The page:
EU referendum: David Cameron admits he does not know how migrant benefits system would work

The Prime Minister tells Andrew Marr 'we're going to settle all that later'

David Cameron has admitted after weeks of intense negotiations to secure an EU reform deal in Brussels that he still does not know of how an “emergency brake” on migrant benefits would be implemented.

Speaking on the BBC’s Andrew Marr Show in his first major interview to put the case for staying in the EU, the Prime Minister said the UK would be “stronger, safer and better off” if it votes to remain.

But when pressed on the details of the deal he has secured with the rest of Europe, Mr Cameron admitted “we’re going to settle all that later”.

“What we do know is you get no benefits to start with and you don’t get full benefits for four years,” Mr Cameron said. “[We will have] no more something for nothing and people have to pay in before they get out. I think that is something people said we wouldn’t achieve and it is something we have achieved.”

Mr Marr asked if a Hungarian migrant would be entitled, for example, to 90 per cent of benefits after just six months, to which the Prime Minister was only able to say that the brake “is going to be phased in over four years”.

“Now we have to settle the details and put all that in place, which we will,” he said.

Mr Cameron was speaking ahead of an expected announcement from Boris Johnson later today, in which the London Mayor is to reveal whether he favours in or out.

Asked what he would say to convince Mr Johnson to join his side, the Prime Minister said he would say "the same thing I would say to anyone".

"I think the prospect of linking arms with George Galloway and Nigel Farage and leaping into the dark is wrong for this country," he said.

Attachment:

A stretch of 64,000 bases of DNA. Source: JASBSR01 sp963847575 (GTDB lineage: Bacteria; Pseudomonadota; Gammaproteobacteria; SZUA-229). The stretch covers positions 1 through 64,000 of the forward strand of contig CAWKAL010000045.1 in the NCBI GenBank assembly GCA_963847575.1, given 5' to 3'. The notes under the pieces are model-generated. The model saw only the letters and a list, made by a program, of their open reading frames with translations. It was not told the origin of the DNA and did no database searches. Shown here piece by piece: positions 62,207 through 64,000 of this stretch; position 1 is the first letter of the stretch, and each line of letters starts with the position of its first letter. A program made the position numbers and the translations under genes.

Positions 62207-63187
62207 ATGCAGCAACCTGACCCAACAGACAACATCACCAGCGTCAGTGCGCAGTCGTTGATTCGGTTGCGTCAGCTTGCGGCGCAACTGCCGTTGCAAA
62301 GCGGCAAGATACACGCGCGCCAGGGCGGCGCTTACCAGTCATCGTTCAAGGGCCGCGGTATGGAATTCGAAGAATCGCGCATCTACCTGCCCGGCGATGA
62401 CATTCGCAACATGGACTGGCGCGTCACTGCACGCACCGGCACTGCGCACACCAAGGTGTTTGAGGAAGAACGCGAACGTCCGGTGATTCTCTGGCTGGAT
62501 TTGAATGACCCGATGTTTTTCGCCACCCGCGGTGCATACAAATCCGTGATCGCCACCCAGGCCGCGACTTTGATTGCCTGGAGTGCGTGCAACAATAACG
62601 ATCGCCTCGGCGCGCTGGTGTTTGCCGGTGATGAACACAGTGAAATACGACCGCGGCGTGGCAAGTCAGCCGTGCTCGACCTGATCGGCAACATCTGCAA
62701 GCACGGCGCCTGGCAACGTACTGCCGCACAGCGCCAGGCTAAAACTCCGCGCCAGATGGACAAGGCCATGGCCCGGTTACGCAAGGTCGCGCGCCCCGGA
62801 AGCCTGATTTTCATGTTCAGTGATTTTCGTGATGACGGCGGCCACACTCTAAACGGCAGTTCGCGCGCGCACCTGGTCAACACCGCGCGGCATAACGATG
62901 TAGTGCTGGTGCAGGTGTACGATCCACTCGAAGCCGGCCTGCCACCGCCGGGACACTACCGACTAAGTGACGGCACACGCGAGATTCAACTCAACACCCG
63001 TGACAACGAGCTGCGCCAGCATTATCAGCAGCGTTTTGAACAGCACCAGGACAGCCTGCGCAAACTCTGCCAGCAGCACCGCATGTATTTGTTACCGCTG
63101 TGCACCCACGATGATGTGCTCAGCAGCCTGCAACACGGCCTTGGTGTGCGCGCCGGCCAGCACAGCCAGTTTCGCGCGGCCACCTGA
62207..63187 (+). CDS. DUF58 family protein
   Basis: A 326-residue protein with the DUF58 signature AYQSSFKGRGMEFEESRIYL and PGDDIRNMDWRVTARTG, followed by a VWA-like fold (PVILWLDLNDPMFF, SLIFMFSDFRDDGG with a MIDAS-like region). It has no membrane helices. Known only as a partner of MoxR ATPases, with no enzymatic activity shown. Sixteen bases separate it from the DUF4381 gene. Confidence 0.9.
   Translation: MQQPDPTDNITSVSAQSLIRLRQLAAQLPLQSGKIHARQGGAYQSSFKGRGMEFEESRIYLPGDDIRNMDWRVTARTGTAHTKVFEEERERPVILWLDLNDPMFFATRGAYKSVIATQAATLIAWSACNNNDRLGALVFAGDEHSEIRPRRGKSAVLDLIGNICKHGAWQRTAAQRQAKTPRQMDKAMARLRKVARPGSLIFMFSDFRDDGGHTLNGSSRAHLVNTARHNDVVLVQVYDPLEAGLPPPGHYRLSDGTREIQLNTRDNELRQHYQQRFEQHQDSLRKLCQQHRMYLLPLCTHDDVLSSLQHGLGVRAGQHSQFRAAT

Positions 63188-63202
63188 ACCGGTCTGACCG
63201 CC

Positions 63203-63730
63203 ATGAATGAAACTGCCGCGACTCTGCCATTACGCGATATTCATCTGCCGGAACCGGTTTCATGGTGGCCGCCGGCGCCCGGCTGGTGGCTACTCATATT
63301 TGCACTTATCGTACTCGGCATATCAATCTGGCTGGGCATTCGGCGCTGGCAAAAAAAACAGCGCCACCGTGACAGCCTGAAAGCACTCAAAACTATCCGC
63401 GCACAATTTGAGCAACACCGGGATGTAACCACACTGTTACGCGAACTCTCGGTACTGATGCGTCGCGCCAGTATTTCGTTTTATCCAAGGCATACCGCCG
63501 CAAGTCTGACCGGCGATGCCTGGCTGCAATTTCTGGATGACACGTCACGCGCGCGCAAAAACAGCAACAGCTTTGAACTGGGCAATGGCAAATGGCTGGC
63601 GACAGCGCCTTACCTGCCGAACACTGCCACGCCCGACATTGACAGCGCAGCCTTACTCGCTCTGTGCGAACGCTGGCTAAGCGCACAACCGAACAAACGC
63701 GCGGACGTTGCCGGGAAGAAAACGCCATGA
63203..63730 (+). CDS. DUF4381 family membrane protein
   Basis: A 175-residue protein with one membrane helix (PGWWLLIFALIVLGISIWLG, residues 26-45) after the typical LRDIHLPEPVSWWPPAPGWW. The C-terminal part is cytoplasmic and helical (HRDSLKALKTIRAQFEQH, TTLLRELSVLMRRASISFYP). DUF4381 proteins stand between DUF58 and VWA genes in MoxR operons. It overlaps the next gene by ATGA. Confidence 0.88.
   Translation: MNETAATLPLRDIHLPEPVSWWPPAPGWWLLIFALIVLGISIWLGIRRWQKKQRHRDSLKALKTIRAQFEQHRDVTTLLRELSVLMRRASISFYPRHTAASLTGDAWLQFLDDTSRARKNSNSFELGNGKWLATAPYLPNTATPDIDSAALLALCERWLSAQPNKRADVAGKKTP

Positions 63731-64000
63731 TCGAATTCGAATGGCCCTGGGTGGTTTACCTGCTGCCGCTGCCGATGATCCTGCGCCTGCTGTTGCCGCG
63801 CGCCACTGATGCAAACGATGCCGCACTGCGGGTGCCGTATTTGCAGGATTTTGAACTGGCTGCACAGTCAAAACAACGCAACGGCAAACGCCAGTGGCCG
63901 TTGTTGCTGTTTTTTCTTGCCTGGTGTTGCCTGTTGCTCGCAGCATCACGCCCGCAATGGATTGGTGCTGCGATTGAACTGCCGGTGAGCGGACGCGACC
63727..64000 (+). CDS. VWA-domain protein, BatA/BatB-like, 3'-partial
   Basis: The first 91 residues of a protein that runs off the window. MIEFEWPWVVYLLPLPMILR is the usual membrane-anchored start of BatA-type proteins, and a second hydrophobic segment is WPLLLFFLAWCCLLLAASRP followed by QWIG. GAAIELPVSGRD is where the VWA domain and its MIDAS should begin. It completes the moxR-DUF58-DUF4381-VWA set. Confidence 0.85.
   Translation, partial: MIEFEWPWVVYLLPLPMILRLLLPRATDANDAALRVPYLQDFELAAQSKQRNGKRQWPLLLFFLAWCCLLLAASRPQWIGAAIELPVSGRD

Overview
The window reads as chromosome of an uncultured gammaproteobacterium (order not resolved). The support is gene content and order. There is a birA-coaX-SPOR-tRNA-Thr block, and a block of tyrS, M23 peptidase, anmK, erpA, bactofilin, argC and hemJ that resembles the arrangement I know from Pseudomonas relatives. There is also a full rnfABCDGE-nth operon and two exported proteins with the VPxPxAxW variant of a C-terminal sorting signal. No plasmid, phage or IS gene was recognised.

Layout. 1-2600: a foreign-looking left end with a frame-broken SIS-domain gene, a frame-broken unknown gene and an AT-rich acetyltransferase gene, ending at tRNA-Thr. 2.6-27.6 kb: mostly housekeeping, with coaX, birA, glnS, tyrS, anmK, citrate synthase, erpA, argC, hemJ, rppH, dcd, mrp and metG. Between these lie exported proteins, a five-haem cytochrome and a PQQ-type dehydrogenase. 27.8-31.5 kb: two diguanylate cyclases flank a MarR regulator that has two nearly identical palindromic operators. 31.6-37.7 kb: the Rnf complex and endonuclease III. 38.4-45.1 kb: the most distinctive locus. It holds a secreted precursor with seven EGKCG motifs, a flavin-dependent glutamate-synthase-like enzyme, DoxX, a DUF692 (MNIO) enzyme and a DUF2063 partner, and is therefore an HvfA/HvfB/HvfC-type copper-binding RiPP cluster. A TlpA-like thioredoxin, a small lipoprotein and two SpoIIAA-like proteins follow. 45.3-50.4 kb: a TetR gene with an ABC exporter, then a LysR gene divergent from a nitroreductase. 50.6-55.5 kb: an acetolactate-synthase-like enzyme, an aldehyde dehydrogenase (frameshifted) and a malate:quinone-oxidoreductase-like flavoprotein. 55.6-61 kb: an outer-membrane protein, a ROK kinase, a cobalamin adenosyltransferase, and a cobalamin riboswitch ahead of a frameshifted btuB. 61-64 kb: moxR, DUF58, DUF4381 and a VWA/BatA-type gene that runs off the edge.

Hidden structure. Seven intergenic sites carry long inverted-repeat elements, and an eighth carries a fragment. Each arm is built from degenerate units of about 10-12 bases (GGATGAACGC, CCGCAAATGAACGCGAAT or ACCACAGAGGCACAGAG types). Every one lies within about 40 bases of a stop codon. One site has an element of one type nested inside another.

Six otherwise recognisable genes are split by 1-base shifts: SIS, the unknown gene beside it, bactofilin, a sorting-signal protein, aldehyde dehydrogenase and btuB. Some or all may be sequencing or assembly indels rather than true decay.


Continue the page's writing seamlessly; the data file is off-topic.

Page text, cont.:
"If Boris and if others really care about being able to get things done in our world, then the EU is one of the ways in which we get them done."

On the question of sovereignty, Mr Cameron said leaving the EU would mean Britain lost the power to defend businesses against discrimination, receive security information from other European countries or fight trade regulations.

Leaving would give “the illusion of sovereignty – but you don’t have power, you don’t have control, you can’t get anything done”, he said.

“If you love this country – and I love this country so much – then you want what’s best for it, and you want to make sure we are stronger, we are safer, we are better off and we are able to get things done in the world,” he said.

Part of the deal secured with Brussels means that benefits claimants from other EU countries receive less money if they come from a poorer country - a bid to remove the incentive to come to Britain and receive more money for not working.

Asked if working out different levels of benefits for claimants from 27 different countries would be challenging for an already overstretched Department for Work and Pensions, Mr Cameron disagreed.

He said: “It’s not a difficult calculation, you just have to work out the relative cost of living in different countries and you pay that level of child benefit.”

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